Thank you, Anil Dash – and other social media influencers – for voicing your disappointment with Pop Chips, Ashton Kutcher, and the agencies involved in the offensive Pop Chips ad where Ashton Kutcher wears brown make up to act like a goofy Bollywood producer.
Seriously. What were they thinking?
What I appreciate most is Anil Dash’s clear, smart reaction with specific action steps on “How to Fix Pop Chips Racist Ad Campaign.” He suggests: (1) Keep the campaign up, (2) link to an apology, and (3) have the company, agencies and Ashton Kutcher apologize too.
Looks like the CEO pulled the ad and issued an apology, and the video of the offensive has been pulled offline.
It’s disappointing for me to see how mainstream media and brands play into racist stereotypes. A few weeks ago, my daughters were watching Jesse on The Disney Channel. I was appalled to see how Ravi, a young Indian character on the show, was mocked and made into a slapstick “Fresh Off The Boat” character. In this clip, he says, “Hey Ganesh, I’m a Human Samosa.” He then goes on to give an explanation of Karma. It amazes me that writers could actually think this is acceptable.
My daughters — ages 7 and 10 — both instinctively knew that something was wrong when we saw Ravi’s character on the show. They squirmed and looked at me uncomfortably. Rather than shut the television off, I watched the show with them, amazed that a company like Disney would let this air. We then had a long talk about racism. I told them about how for a long time African Americans were portrayed as dumb slaves. How for many years Russians, and now Muslims, are portrayed as evil in movies. They wanted to know why it was ok to show a young Indian boy the way Ravi was being portrayed on Disney today. I had nothing to say.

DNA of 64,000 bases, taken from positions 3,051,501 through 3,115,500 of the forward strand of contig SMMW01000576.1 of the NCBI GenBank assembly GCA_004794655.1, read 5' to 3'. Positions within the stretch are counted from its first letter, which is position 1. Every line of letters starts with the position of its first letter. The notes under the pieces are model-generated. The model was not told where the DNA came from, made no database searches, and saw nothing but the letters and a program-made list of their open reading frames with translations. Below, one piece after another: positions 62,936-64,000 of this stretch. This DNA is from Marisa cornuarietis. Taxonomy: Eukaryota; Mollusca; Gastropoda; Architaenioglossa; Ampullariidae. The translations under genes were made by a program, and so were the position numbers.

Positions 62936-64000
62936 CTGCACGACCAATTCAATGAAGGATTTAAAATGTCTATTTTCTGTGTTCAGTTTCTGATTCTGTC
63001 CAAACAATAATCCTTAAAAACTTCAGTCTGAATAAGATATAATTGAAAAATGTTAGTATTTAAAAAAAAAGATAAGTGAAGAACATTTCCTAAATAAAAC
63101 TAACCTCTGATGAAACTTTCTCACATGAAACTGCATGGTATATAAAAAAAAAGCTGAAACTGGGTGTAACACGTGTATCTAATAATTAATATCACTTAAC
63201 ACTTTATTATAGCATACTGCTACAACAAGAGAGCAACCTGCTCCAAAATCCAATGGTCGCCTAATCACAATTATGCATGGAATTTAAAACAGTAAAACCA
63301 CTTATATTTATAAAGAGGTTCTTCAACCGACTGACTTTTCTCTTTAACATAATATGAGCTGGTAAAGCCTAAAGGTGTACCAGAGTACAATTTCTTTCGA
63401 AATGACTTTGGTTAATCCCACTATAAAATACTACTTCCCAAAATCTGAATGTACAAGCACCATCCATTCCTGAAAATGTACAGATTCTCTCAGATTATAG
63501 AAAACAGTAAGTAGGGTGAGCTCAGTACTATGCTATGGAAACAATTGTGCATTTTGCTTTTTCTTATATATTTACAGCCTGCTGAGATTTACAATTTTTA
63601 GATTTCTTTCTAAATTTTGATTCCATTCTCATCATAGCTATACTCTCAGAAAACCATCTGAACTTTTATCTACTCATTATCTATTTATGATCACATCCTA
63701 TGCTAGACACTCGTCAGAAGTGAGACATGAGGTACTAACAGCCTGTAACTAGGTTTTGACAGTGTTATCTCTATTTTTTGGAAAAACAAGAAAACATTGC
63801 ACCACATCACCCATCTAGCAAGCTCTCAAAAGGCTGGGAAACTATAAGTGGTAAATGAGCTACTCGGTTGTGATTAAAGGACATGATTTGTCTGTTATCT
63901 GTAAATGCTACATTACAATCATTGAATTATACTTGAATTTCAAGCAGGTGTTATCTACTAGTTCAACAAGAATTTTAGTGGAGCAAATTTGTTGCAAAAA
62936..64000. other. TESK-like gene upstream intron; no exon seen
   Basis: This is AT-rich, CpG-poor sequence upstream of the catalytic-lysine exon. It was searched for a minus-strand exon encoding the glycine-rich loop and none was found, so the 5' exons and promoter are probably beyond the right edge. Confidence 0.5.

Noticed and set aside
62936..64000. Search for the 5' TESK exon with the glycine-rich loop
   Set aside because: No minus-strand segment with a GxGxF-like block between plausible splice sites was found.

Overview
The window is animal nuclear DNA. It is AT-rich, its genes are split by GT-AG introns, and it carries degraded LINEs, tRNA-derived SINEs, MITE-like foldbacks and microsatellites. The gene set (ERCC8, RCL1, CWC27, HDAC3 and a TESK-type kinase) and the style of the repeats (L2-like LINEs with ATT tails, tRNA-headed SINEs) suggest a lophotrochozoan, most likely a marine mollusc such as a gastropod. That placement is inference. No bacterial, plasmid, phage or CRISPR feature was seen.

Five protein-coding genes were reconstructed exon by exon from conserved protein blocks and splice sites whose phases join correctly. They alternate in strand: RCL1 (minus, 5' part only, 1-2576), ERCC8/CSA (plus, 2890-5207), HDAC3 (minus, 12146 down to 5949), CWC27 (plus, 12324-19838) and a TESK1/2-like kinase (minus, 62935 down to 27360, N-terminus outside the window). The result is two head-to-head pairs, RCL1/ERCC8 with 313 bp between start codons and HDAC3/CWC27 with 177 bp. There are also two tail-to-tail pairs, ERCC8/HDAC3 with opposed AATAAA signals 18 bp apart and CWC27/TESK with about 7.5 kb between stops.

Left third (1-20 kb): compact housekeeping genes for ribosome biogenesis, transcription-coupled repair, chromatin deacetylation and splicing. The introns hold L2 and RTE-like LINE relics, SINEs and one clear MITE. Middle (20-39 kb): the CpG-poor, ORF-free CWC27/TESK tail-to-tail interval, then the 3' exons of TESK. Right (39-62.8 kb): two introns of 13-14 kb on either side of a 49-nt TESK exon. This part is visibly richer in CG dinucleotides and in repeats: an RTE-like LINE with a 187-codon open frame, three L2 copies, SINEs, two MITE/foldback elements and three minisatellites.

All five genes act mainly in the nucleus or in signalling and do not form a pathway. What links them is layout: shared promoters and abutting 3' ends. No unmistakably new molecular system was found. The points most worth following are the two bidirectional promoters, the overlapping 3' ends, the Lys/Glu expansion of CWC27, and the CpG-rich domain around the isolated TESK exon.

It’s not ok.
Leela, my 7 year old, herself decided that Jesse was not an appropriate show moving forward in our house. She remains unsettled and uncomfortable from the portrayal of Indians on this show.
Thanks again, Anil, for giving voice to the Pop Chips debacle . You inspired me to write this. It’s so important we bring awareness to ignorance — like Anil, I don’t think the writers, producers, or actors on these shows are racist. I think it’s just ignorance and a willingness by viewers to accept these stereotypes as harmless. As viewers or consumers, we have to say it’s not ok.